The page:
Re: customer groups
- --- In firstname.lastname@example.org, Brian Marick <marick@...> wrote:
> 1. I've been the customer / product director on two projects, oneCouple of thoughts from my experiences, both as a developer and
> going on now. I find that I spend a lot of time making small
> decisions, be they GUI-related or "functional". How does that work
> with a customer team? Do programmers ask the most appropriate
> immediately available customer? I'd hate to have decisions slowed
> down because only one person can make decisions about GUI tweaks or
> because consensus among the customer team has to be reached rather
> than assumed.
1. I always tried to find the *most representative* person to act as
customer proxy. If that person didn't have a clear answer, then I'd
go down the list to the next customer rep.
2. Trust-based relationships were absolutely key. My customers
trusted that I would do what was best for them and the company, not
just what they asked for. At some point as a developer, you do make
decisions implicitly, but only after gaining a deep understanding of
your customer's needs and goals.
3. As a product manager, I stayed very heavily involved in the
development process until the trust and communication reached a "flow"
state. I trusted that the team would ask questions if they ran into
difficult or ambiguous problems, otherwise I assumed they would do
something reasonable instead of asking about thousands of trivial things.
> 2. The customer / programmer relationship often seems to me aAgain, in my experience, yes, the customer/programmer relationship did
> personal one. Rather than serving the company, the User, the stock
> price, or some other abstraction, the programmers want to make that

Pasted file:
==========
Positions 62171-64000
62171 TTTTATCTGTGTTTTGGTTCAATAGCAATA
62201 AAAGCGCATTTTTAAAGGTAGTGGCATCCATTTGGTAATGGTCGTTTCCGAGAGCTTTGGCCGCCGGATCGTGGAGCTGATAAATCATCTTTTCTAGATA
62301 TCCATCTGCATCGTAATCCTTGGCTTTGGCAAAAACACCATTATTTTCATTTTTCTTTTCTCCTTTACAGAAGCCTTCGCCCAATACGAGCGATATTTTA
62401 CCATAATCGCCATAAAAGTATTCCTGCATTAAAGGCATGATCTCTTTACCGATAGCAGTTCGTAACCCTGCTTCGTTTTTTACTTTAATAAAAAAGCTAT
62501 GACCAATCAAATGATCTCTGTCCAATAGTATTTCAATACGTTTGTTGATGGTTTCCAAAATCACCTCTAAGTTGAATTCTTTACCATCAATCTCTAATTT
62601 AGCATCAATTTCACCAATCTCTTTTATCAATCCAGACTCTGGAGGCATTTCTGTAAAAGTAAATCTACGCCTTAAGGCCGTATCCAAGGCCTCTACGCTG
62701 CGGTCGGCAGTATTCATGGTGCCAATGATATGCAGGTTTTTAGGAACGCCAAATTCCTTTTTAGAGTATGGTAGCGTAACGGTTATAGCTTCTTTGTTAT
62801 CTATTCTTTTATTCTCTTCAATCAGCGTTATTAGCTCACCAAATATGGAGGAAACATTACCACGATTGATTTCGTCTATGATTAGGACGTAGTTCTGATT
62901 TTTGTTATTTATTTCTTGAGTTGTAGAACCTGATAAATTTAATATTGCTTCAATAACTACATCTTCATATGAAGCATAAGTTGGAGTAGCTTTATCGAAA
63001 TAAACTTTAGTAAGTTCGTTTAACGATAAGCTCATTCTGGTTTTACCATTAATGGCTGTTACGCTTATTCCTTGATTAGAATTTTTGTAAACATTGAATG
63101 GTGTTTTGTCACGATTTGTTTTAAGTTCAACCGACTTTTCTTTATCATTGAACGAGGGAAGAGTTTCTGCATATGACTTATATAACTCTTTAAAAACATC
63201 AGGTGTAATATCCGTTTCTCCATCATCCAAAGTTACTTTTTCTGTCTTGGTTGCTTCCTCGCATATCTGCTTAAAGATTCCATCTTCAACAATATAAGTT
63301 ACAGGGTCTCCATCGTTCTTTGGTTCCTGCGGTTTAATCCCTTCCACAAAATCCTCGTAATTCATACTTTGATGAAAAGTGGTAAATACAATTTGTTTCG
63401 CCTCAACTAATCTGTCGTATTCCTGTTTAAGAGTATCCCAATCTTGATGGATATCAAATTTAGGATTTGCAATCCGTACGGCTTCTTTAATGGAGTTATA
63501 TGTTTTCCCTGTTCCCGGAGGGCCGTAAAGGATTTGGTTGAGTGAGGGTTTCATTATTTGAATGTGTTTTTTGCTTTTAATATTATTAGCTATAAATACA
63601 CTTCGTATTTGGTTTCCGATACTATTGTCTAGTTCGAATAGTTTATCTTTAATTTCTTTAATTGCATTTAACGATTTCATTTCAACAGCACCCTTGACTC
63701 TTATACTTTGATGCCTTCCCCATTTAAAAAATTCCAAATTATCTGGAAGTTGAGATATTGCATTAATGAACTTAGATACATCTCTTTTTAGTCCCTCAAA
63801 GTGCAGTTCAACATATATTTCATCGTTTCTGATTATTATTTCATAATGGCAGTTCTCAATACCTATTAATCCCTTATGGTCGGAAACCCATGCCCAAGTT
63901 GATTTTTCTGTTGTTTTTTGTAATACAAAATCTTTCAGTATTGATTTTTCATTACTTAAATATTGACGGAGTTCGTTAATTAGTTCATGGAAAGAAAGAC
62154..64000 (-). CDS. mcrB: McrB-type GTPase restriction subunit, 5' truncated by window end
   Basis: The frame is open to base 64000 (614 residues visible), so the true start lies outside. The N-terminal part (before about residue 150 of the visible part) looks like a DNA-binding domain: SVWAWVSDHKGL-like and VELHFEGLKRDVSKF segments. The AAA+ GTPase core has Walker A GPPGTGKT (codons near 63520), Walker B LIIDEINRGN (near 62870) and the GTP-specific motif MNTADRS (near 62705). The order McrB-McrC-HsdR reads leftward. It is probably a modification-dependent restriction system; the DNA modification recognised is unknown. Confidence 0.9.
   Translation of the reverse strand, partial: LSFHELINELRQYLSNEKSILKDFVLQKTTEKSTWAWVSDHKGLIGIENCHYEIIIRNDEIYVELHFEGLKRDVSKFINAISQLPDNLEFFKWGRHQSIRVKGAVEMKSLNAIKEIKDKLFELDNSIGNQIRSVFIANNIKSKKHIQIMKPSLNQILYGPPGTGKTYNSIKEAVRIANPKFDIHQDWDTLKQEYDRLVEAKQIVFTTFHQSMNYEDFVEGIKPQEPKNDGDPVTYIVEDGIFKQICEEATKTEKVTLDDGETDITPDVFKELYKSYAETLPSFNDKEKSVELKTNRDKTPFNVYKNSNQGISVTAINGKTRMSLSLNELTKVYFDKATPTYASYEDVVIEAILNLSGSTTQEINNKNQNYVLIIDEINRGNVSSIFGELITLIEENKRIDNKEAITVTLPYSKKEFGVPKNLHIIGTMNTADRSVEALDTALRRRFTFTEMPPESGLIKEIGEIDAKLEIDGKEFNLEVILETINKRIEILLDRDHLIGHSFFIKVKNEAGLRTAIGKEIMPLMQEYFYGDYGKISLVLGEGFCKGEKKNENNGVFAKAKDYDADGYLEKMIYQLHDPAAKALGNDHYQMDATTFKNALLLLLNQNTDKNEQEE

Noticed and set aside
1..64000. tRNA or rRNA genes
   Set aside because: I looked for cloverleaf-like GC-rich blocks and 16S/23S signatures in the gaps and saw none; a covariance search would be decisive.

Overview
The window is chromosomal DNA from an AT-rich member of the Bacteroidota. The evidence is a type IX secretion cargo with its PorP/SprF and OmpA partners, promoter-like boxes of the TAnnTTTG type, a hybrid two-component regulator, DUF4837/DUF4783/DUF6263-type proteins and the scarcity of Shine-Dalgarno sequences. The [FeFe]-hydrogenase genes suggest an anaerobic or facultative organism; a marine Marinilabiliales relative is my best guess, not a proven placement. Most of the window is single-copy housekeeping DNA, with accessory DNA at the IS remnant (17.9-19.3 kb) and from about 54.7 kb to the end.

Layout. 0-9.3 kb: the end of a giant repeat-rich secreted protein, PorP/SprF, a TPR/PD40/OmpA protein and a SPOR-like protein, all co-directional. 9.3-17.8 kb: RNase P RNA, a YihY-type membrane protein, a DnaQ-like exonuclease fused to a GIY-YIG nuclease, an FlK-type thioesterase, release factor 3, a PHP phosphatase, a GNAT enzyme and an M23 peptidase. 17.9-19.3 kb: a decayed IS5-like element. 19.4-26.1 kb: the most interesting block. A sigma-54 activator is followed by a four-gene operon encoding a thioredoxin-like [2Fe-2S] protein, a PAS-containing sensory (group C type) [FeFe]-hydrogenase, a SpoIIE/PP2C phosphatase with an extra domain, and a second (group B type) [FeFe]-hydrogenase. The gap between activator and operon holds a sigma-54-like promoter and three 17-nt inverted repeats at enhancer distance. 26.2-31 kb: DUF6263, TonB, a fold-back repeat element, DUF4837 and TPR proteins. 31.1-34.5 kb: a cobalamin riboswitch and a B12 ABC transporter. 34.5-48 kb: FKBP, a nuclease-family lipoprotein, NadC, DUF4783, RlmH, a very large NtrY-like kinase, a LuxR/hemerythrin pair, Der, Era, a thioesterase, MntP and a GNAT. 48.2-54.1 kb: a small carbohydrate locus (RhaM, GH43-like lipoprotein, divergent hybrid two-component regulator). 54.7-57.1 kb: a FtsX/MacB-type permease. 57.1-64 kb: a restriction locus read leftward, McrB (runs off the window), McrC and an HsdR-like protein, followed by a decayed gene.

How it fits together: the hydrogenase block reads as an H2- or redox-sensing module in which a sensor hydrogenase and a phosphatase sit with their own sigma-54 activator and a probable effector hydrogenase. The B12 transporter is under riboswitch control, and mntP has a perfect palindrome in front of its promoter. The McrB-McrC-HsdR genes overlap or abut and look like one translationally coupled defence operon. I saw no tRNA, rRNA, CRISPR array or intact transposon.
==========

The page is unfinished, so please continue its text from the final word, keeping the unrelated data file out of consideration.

> person, Nickieben, the one sitting in that chair over there, happy.
> Provided Nickieben is making decisions that serve the company, User,
> etc., the personal relationship is an advantage, I think.
> Do the programmers form the same attachment to a team-that-speaks-
> with-one-voice as they do to a human who really truly has only one
> set of vocal cords?
tend to be a personal one. Another developer couldn't just talk to my
customer and have the same kind of interaction. The trust and deep
understanding wasn't there yet.
Even when I was no longer involved with one project, I was actually
called in to "translate" customer requests so that newer developers
could understand them.
Software development has a distinctly human element, no matter what
sort of processes we try to put into place. Humans prefer to work
with people they know and trust. Good relationships make better software.
- Alexander Johannesen wrote:
> If you can hide your work from them,Which, honestly, I don't think is unreasonable. From the perspective of
> then great, but there is this notion of teamwork going on here that
> requires a certain ... mediation to old progroms.
the waterfall person, all problems can be solved with a little more
planning, and failing to plan it all up front looks dangerous and the
fast route to failure. Until you have seen it work, it's easy to believe
that agile processes are impossible. I sure did.
When dealing with people like that I'll generally try one of two
approaches. The first is "Well, let's try an experiment." We find some
level of risk that they are comfortable with and try out agile methods
in that context. If the experiment is a success, we try a bigger experiment.
The other is, "You do what you think it takes." If they want a big spec,
then sure, they can write one up as we have our discussions around the
product. If they think a continuously updated spec is important, then
great, they should keep updating it. If they want a big MS Project
thingy, fine, we'll make sure all the necessary data is on our wall of
I don't know if those are helpful to you, but they've worked for me.